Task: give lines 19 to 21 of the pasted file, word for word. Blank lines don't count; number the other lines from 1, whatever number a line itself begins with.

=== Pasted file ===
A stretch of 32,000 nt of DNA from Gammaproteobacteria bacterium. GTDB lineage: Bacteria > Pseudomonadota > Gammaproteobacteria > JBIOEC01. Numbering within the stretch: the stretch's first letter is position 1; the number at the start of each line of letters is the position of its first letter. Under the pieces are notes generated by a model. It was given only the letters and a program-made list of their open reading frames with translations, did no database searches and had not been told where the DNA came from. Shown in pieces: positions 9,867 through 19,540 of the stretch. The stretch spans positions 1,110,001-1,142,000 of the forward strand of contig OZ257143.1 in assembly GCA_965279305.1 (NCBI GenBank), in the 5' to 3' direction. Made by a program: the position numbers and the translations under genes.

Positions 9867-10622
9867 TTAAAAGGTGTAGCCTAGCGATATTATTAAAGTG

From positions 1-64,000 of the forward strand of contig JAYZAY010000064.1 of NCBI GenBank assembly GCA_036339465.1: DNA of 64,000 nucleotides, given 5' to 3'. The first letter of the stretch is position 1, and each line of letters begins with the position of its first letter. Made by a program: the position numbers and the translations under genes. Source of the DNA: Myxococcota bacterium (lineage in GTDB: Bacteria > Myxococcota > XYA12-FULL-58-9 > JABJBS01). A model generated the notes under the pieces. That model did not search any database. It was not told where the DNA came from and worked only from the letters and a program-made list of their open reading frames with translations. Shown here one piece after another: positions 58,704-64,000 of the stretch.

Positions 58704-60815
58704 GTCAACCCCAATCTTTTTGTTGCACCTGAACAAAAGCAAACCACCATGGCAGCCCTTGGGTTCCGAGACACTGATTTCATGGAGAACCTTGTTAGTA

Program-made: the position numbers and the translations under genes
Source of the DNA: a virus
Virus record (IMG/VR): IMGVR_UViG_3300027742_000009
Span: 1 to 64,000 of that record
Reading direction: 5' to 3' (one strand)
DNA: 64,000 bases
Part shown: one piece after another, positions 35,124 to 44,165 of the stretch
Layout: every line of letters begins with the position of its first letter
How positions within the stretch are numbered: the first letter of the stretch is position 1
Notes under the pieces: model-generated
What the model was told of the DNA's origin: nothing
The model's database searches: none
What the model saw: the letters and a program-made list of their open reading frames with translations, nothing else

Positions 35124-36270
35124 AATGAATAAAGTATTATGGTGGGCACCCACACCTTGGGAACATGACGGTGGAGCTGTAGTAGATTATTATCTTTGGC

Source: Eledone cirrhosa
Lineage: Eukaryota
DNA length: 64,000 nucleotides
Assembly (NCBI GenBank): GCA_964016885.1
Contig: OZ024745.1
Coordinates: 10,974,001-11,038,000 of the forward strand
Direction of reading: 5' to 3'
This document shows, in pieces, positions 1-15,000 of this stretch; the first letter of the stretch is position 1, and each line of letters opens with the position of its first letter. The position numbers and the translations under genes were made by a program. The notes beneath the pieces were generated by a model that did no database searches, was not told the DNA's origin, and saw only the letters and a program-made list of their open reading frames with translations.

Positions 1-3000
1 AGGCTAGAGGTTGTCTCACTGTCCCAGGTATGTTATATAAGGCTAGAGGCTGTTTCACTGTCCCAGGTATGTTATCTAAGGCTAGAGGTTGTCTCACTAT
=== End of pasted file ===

What the model saw: the letters and a program-made list of their open reading frames with translations, nothing else

Positions 35124-36270
35124 AATGAATAAAGTATTATGGTGGGCACCCACACCTTGGGAACATGACGGTGGAGCTGTAGTAGATTATTATCTTTGGC